Next week, I’m going to have to figure out a warmup strategy. Instead of cheering people on beforehand, I’m probably going to run around the neighborhood. Starting cold will lead to further poor performances and should be an easy fix. Plus if there are any more double unders, I’ll definitely bring my own rope.

Right now, I’m ranked in the top 50 of South Central but I’m sure that will drop as the week goes by. Overall, I’m glad to have the first workout behind me and will look forward to the next four weeks.

Going Without

Yesterday, I did a 24 hour fast as a first step into Intermittent Fasting (IF). For the uninitiated, IF is a eating pattern where you do not eat for certain periods of time. This can be 1-2 24 hour fasts during a week, skipping a meal like breakfast and only eating between the hours of 12 and 8 PM or restricting caloric intake to a fraction of normal on fast days, say 400 calories while eating normally on all other days.

The reasoning behind IF often is historic in nature, i.e during our evolution we did not have access to McDonald’s 24-7 and thus our bodies are acclimated and even tuned for periods of feasting and famine. The constant availability of any calories we want is a fairly new phenomenon in human history and may have a negative impact on our overall health. The scientific literature in support of fasting is almost entirely positive. Of the many benefits are weight loss, increased sensitivity to insulin, decreased LDL and triglyceride counts and increased growth hormone production.

I have been considering playing with IF for a little while. In many ways, it’s always been a part of my eating habits as I’m prone to not eating dinner occasionally though that could be an artifact of snacking throughout the day occasionally. Being mostly unaware of the types of IF, I decided to start with a 24 hour fast, eating a meal Monday night at 8 PM and then not eating again until Tuesday evening at 8 PM. In theory, this sounds relatively easy. Who couldn’t go 24 hours without food? As it turns out, this guy can’t go 24 hours without food (though I did go 22 which I figure is close enough).

Obviously, sleeping and fasting is something most of us do all the time. I’m assuming there is probably some aberrant portion of the population who sleep eats but as a general rule, we fast when we sleep. This makes the first 12 hours or so of a 24 hour fast reasonably easy. As the astute reader will know, I’ve recently been doing non trademarked something less than Kevlar protected coffee for breakfast lately so I was prepared to fast through the morning. Though the coffee drinks have a substantial amount of calories, they are still liquid and tend to disappear fairly quickly. All this to say, yesterday morning wasn’t bad and actually was very productive and focused. The work I did in the morning was pretty good in quality (says the guy who hasn’t been to work yet today to actually verify that since he was in no state to verify anything yesterday afternoon though we’ll get to that shortly). I felt mentally alert and not overly distracted by hunger. I’m the type of person who doesn’t ever skip breakfast so I took this as a positive sign.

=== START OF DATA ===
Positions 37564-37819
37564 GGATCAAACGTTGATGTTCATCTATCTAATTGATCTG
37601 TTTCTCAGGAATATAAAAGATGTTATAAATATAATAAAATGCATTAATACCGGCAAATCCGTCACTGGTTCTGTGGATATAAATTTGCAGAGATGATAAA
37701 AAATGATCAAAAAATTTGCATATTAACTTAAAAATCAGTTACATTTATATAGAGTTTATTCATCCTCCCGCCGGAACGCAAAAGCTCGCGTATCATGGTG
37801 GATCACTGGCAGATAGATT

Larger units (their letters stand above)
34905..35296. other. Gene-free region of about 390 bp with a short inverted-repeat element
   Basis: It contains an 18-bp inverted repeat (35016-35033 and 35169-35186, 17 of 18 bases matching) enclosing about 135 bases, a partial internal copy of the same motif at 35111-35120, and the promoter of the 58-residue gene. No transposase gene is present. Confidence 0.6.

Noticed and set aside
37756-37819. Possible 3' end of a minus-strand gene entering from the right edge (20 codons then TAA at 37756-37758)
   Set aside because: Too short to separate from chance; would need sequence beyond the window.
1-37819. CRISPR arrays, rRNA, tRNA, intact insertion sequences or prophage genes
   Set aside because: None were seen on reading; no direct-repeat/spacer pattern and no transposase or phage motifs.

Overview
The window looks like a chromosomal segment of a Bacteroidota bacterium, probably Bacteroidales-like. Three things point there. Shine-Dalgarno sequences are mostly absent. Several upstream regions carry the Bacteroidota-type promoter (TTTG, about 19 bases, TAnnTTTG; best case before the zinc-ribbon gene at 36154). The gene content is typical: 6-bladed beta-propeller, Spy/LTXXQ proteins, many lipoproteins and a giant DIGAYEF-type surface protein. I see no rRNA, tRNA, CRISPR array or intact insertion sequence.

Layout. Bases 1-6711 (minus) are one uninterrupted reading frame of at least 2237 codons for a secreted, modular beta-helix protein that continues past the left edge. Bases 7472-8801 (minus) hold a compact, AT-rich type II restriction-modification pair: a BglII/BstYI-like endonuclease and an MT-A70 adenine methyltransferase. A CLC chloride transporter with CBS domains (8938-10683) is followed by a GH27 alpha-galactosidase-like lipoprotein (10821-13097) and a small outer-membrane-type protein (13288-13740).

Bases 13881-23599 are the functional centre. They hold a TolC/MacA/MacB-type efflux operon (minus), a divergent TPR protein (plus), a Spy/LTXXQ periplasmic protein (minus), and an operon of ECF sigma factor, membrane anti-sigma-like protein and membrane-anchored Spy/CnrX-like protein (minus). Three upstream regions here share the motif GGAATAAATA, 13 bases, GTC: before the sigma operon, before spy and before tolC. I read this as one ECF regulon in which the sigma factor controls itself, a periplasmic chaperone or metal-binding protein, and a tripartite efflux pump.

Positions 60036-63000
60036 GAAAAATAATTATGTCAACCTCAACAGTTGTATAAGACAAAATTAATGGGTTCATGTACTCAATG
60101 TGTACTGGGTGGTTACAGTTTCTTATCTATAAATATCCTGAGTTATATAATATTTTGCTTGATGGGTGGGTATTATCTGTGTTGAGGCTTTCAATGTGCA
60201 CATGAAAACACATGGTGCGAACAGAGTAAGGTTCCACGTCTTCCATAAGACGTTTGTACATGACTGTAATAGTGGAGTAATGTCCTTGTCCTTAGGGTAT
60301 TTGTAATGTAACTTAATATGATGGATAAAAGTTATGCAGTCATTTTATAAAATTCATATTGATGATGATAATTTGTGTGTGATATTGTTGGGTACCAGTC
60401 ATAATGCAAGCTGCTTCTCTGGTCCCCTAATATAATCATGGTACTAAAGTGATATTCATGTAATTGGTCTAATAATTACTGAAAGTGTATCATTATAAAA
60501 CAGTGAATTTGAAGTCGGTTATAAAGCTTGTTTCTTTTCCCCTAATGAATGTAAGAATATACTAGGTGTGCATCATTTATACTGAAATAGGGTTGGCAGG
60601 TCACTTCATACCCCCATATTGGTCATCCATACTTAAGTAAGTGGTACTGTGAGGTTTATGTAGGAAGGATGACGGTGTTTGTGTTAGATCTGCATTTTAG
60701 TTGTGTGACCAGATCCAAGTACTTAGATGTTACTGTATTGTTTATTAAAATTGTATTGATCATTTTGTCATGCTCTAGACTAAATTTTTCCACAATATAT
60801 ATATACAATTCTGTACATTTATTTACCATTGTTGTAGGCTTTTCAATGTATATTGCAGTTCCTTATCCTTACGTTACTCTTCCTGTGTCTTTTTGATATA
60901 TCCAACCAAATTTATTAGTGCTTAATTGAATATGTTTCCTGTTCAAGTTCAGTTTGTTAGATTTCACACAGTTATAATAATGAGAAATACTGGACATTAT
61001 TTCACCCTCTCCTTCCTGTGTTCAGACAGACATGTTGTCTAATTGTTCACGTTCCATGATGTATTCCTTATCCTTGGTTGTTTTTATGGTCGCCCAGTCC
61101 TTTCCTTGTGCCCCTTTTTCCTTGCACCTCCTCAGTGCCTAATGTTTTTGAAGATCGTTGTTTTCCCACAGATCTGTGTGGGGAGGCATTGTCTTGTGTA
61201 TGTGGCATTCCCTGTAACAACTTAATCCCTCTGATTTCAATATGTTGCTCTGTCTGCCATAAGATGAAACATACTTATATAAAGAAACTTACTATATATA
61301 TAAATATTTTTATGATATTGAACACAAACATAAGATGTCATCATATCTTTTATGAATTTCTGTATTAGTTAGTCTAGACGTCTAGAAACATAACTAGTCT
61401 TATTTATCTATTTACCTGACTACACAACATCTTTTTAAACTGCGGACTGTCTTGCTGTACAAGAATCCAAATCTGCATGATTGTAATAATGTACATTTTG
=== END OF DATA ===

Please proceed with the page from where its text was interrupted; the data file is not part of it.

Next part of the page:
About 11, the hunger set in. At first, it was normal run of the mill “hey it’s time for a meal” hunger. I treated that with more coffee which is what I tried to use all day. By 12:30, I could tell this was going to be a much harder challenge than I anticipated. Working alone over lunch, I found it increasingly difficult to ignore the fact that my body seemed to be willing to sacrifice a kidney for a meal. My ability to focus began to degrade and continued to get worse throughout the remaining hours of the fast. No amount of coffee or water seemed to slake the desire for food. My body is apparently so used to regular meals that when they disappear for just 24 hours, nothing else of importance can rise above the hunger. I did manage to do some basic work in the afternoon but only through pair programming. I’m afraid I would have stared at the computer for 3 hours without that. The low throbbing headache that had shown up about 2 PM got worse and worse.

My original plan had been to workout around 6 PM as there are anecdotal studies that show a workout towards the tail end of a fast has increased effect on muscle growth and strength gain, likely due to the increase in growth hormone during the fast. However, at 4:30, I was at the point where further work was practically impossible so I headed out. I could tell that there was no way I was going to go home and manage a workout. I did manage to ignore the siren song of every fast food joint on the way home, a feat of willpower only surpassed by the fact I had to go to the grocery store to get cat food and I managed to exit with only the cat food, a rotisserie chicken and a Snicker’s almond bar in tow. There was a moment where I nearly sat down in the cookie aisle and ate an entire bag of Oreos on the floor of Brookshires but I assume the store management would have frowned on that.

They say you should never go to the grocery store hungry because you’ll buy stuff you’ll never eat like hominy. That may be true but go to the store after a 22 hour fast and you’ll eat practically anything. Without that Snickers, I’m pretty sure I would have eaten a can of cat food on the way home. The destruction I did to the chicken would shame normal human beings.